Just a plate.
A cake plate. A nice size, a full foot across, embellished by deep pink roses and lilies of the valley.
Just a plate. But a plate belonging to my great-great-grandmother, name of Brown Coats, resident of tiny Greenfield, Tennessee, where she lived with four generations of her family on Main Street.
Apparently she served cake. But I don’t have a lot more on her than a gentle face in a faded photograph.
Today was a grand opportunity to find out a little bit, if not about Brown herself, then about her cake plate.
The Antiques Roadshow came to Dobbs Ferry – or at least Leigh Keno, one of its two hosts (with his identical twin brother Leslie) and a cohort of appraisers, who tended to a few hundred supplicants in the auditorium of the Greenburgh Hebrew Center. On my way, driving to the place, Sinatra came on the radio with “Bewitched, Bothered and Bewildered.” I began to get in the mood, thinking about all the things that bewitch and bewilder us, all the precious objects seeing the light of day for the first time in a long time and really assuming new identities.
Heirloom Discovery Day attracted people with all sorts of things.
Eastern European silverplate.
Large, bad paintings. Tasselled lamps. Elaborate tableware. People looked as if they would wait days for an appraisal, hugging packages of brown paper and bubble wrap to their chests. It wasn’t about the money, but the connection with the past that their attic-lodged belongings gave them. One woman told me about the diaphanous nude woman pictured in the oval frame she toted – her mother hid it in the basement the whole time she was growing up with her five sisters, she said, saying it was “porno,” but now at the age of 75 she claimed she’d posed for it.
We were just as eager as everyone else. My sister-in-law Suzanne had a Windsor chair and a ceramic jug with a portrait of George Washington on its bulbous face. Her mother had been an antiques dealer. The chair, she always said, was “a good chair.”
She had a lot of similar antiques at home, big and small.
But how good was the Windsor?
I had the plate, as I said. My appraiser was kind.
She indicated its hairline cracks that slightly marred the back, though the hand-painted imagery and the curvature of molded scrolls and beaded edge were “very, very sweet.” Austrian, or European, she said, 1870. Originally part of a set that would have included a pitcher, creamer, dessert plates, it now stood alone, a beautiful orphan. It was “not in vogue at the moment,” she said, “not in demand.” It’s too bad, she said, these things fall out of popularity. Worth less than a hundred bucks.
I brought out my next objet.
It was a “letter opener” that Gil had carried home from Wisconsin, from among his deceased mother’s belongings. I didn’t anticipate my appraiser’s slightly pursed-mouth critique. “Not so sweet,” she said.
She examined the reverse with a magnifying glass. The writing, she said, was half Russian, half English – the English part said Bookbinders. Its quaint decoration was a caricature that was not kind to a certain class of people. You could tell from the homely scarves, the humble cap. My father-in-law spent time in Germany in the second world war, I said. Could he have picked it up there? Yes, she said gravely, dating it to the mid-30s. “it’s something they’d been making for many, many years. It mocks peasants,” she said, “especially, you see, because the underclass can’t read, and this is a book mark.”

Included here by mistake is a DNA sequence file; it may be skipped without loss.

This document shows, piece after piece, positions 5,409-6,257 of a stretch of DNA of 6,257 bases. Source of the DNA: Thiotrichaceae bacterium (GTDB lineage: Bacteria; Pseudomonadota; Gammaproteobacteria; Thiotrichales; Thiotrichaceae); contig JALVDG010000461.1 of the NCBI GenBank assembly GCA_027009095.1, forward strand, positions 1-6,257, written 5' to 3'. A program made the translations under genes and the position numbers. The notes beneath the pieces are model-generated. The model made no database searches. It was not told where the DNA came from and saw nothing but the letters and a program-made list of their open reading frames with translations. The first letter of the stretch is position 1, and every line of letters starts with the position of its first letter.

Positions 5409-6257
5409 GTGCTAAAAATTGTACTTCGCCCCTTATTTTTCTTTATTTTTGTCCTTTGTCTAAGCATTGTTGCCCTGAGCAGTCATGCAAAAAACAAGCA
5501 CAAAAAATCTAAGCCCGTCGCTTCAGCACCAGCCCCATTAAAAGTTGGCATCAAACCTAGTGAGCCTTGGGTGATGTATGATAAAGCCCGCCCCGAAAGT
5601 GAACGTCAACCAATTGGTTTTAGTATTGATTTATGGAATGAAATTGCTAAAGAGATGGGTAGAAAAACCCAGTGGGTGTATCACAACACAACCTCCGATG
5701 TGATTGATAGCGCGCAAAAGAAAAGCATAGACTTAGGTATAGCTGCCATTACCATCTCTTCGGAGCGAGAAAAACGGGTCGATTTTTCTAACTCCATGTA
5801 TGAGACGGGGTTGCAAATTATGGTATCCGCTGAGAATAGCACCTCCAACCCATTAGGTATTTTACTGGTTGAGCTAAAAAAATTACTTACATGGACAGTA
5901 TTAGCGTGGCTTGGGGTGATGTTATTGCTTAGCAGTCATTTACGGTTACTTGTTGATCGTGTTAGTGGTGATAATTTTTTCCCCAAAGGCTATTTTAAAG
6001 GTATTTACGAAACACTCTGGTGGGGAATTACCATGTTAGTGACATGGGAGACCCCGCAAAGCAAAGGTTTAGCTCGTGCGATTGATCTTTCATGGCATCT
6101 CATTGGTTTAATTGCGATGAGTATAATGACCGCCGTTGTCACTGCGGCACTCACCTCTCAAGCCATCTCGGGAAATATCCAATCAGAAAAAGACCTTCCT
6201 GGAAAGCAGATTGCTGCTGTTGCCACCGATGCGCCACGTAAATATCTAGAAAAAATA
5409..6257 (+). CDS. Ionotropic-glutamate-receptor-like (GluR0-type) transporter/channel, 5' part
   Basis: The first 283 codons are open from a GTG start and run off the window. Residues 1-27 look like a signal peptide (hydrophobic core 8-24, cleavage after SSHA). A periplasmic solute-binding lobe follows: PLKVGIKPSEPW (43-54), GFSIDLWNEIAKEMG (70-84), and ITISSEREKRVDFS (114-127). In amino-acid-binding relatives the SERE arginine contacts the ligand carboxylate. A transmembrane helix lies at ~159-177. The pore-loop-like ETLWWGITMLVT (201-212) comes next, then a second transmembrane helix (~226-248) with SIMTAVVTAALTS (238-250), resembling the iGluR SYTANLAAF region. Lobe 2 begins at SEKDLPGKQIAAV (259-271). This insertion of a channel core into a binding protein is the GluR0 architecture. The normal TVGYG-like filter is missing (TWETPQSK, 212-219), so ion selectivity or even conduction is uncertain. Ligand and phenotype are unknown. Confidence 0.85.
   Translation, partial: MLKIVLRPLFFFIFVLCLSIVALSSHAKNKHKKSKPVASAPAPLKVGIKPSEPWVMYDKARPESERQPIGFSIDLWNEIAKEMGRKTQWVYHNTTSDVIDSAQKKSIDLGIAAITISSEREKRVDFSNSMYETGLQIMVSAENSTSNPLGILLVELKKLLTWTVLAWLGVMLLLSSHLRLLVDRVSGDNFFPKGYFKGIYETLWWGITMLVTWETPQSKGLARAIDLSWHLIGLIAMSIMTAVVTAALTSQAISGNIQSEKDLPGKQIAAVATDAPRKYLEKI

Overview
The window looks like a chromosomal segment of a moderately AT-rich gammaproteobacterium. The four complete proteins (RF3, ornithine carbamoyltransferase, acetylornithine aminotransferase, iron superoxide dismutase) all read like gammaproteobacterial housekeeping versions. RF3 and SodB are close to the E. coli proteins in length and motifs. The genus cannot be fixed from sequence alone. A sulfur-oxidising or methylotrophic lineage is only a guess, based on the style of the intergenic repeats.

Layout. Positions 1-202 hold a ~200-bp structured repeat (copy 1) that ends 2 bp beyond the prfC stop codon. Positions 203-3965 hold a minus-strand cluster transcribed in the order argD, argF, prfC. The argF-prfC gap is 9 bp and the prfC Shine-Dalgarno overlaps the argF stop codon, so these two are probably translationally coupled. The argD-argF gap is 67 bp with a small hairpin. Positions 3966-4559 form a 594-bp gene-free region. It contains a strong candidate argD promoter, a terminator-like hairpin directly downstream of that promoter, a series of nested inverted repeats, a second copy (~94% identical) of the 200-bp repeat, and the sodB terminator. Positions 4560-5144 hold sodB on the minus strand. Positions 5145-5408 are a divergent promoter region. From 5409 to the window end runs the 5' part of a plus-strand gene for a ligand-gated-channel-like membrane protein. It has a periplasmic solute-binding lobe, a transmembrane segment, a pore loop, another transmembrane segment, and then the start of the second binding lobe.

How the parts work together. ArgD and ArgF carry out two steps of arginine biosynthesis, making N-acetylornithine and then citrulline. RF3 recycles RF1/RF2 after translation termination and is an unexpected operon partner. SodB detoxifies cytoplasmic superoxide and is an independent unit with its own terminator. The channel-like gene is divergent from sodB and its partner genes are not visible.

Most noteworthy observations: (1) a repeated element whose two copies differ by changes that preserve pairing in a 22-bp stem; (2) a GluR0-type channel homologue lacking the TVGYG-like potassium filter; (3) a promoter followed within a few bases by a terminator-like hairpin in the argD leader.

It was time for Keno and perhaps a less awkward meet and greet. Friendly and urbane, he ruefully explained his allergies to metals and to news clippings, “if you can imagine.” He turned over the Liverpool creamware jug in his hands, neatly dissecting its good qualities and its flaws. The Windsor chair it took him about 20 seconds to date to 1785 Massachusetts. Hickory, pine and maple gave it its delicate lines. The chair and the jug were “the two neatest things I’ve seen so far,” he told us. Hooray.
Then came the puzzle.
What, we wondered, was the provenance of the gold buckle with runic inscriptions all over its back and front? It already made a good monocle, according to Jasper. “That’s a baffler,” Keno said, getting out his magnifier, bending his blond head over the buckle, attempting to read the words, turning it to all sides to catch the light and generally fidgeting with excitement.
It’s either a modern fake, he said, or it originated in the 17th century, in which case it would be a very exciting find. He would do some sleuthing, he promised.
I can’t wait to hear the origin of this buckle. Somehow I think it’s really an amulet of some kind, you hold it up and can fly through the hole, through history.
We joined the antique lovers trooping out of the building.
“Was it worth any money?” one called out to another.
“We still have to keep our day jobs,” jested the one with the bulky package.
Even if there were a fortune in it, in a plate, in a painting, in a chair, in an amulet-buckle, we don’t want to part with it anyway. Not for all the money there is.